See, I used to ascribe to this view. That mechanical interactions outside the view of being "in character" were by their very nature anti-immersive, and therefore to be avoided whenever possible.

Now I find this to largely be a straw man. Especially in relation to anything regarding combat mechanics. Combat mechanics of any kind are anti-immersive, to me. Does that mean I don't want them? No, not at all, but let's not go about prescribing that "trad" D&D combat is naturally and inherently more immersive, because I can promise you I've had multiple moments during Ironsworn combats that were 10x more immersive than their counterpart would have been in D&D or Savage Worlds. The "fluidity" you're speaking of in terms of jumping in and out of character perspective isn't inherently better in "trad" play, once you get used to non-trad narrative style play.

The very few times I've experienced "deep" immersion in RPG play were completely outside of combat, were focused on interactions between characters (PC to PC; PC to NPC), and were intensely focused upon character stakes that I envisioned as being core to the character I was playing.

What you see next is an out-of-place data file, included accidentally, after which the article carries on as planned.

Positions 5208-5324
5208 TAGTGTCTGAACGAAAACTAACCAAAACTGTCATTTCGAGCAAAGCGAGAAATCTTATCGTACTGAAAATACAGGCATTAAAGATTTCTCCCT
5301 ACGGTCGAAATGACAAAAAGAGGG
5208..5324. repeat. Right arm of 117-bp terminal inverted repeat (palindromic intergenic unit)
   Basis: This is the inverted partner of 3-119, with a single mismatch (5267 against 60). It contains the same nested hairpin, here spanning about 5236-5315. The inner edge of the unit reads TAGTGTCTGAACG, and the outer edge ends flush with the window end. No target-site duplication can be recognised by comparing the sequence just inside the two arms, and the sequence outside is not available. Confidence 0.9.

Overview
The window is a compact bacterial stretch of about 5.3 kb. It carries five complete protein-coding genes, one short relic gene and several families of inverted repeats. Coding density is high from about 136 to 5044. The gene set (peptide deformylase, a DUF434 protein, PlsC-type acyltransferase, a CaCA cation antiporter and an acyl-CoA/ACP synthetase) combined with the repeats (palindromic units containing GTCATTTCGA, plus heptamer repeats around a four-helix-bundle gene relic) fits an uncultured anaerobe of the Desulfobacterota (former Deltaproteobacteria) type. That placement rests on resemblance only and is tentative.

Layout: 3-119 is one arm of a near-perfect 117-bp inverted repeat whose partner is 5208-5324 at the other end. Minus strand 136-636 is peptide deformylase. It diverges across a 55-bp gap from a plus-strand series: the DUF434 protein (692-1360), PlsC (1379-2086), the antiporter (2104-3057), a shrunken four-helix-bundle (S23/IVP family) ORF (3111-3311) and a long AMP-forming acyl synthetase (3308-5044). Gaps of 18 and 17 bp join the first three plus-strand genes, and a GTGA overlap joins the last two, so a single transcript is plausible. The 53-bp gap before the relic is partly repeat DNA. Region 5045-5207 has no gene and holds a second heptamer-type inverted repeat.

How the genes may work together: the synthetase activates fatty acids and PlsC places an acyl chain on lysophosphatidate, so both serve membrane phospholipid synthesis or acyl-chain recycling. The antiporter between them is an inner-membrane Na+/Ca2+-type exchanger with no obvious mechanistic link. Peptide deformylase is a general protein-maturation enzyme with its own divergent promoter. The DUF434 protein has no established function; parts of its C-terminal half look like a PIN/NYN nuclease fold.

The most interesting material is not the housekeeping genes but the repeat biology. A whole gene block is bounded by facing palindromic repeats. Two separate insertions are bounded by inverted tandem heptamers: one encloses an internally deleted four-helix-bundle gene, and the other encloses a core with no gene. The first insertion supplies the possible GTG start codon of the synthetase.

Which is why I'm highly sympathetic and agreement to @pemerton 's view that being forced to act as if your character cares about things (s)he really doesn't care about, due to GM-driven force, is highly anti-immersive. The most anti-immersive campaign I ever played was a Savage Worlds fantasy campaign in Shaintar run by a good friend. It was a great campaign for heroic action hinjinx, but I was never "immersed" in character a single time--primarily because about 1/5 of the way through the campaign, it became clear that what should have been my character's primary, core motivation was never going to be addressed through the campaign premise. Past that point, I was being untrue to the core of the character in every single session, just to "play what the GM has prepped" and "do what's good for the party."
 

Reynard

Legend
Supporter
So you seem to have inverted what I was saying: I was referring to situations where I know something my character doesn’t, and you seem to have assumed the opposite.
I don't think so, but then communication is a funny thing sometimes. In either case I get what you are saying.
 

Fenris-77

Small God of the Dozens
Supporter
I think a significant difficulty faced by this topic is that while lots of people use the word immersion to describe a play state they really enjoy, I suspect that we are actually talking about a rather enormous range of actual experiences, rather than some sort of zen-like satori moment that's actually (ostensibly) the same for everyone.
 

Reynard

Legend
Supporter